glTexCoord2f(tx,ty); glVertex3fv(B); % Top right
% Left face
glNormal3d(-1,0,0);
glTexCoord2f(0,0); glVertex3fv(G); % Bottom right
glTexCoord2f(tx,0); glVertex3fv(C); % Bottom left
glTexCoord2f(tx,ty); glVertex3fv(A); % Top left
glTexCoord2f(0,ty); glVertex3fv(E); % Top right
glEnd;
% New Texture
glBindTexture(GL_TEXTURE_2D, texname(4));
glBegin(GL_QUADS);
% Floor
glNormal3d(0,0,1);
glTexCoord2f(0,0); glVertex3fv(C); % Bottom left
glTexCoord2f(tx,0); glVertex3fv(D); % Bottom right
glTexCoord2f(tx,ty); glVertex3fv(H); % Top right
glTexCoord2f(0,ty); glVertex3fv(G); % Top left
glEnd;

Screen('EndOpenGL', wPtr);
Screen('Flip', wPtr);
Screen('BeginOpenGL', wPtr);

Thanks!

Dark Photon
04-10-2013, 06:34 PM
...overlapping a texture across the tiled brick...I am fairly sure that TexSubImage2D is the function I want to use to achieve this...gather that it is very similar to TexImage2D, in that it will assign a texture image to a texture object that is already bound.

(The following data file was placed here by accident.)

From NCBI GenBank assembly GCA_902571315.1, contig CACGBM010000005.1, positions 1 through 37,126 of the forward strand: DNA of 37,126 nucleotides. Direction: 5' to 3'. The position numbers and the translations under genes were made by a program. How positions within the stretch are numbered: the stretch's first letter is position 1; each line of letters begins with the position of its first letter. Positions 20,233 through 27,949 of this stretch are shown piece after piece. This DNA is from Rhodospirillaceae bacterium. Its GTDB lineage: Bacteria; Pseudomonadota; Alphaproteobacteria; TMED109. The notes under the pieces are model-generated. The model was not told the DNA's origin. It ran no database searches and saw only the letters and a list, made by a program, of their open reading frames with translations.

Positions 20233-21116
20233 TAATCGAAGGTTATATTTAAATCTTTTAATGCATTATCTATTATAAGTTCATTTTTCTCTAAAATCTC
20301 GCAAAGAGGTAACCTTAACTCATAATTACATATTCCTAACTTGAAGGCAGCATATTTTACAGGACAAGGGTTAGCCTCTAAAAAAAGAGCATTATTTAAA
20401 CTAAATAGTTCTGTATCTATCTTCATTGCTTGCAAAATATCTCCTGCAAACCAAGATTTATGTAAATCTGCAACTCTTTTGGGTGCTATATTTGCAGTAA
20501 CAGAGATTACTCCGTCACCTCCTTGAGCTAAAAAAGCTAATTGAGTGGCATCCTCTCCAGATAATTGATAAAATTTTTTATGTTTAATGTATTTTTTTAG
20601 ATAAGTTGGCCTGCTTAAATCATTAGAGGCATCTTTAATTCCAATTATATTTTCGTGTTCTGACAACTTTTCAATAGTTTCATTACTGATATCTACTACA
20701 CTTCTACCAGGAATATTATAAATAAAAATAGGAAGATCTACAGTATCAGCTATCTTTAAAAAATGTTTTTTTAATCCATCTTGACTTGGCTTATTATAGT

glTexImage2D(GL_TEXTURE_2D, 0, GL_RGB, tmp(2), tmp(3), 0, GL_RGB, GL_UNSIGNED_BYTE, imIndex{i});

glTexSubImage2D(GL_TEXTURE_2D, 0, .5, .5, 25, 25, GL_RGB, GL_UNSIGNED_BYTE,imIndex{2});


glTexImage2D = allocate and populate texels
glTexSubImage2D = populate texels only

glTexImage2D can be made to allocate only by passing a NULL pointer to the pixels argument if you want.

glTexSubImage2D can populate a "sub"-region of a texture -- that is, only a portion of a texture MIP level. Thus the xoffset/yoffset parameters


Your glTexImage2D() looks good, though you could be more specific with the 3rd arg and specify which specific internal format you want (e.g. GL_RGB8).

The glTexSubImage2D() is close. However, xoffset and yoffset are integer texel offsets, so 0.5, 0.5 doesn't make much sense. Also, its assumed you have a texture bound to the active texture unit that's already been allocated, and your offsets and dimensions fit within the bounds of the allocated MIP level data (MIP level 0 in this case).

angelonc
04-11-2013, 09:21 AM
Thanks for your response!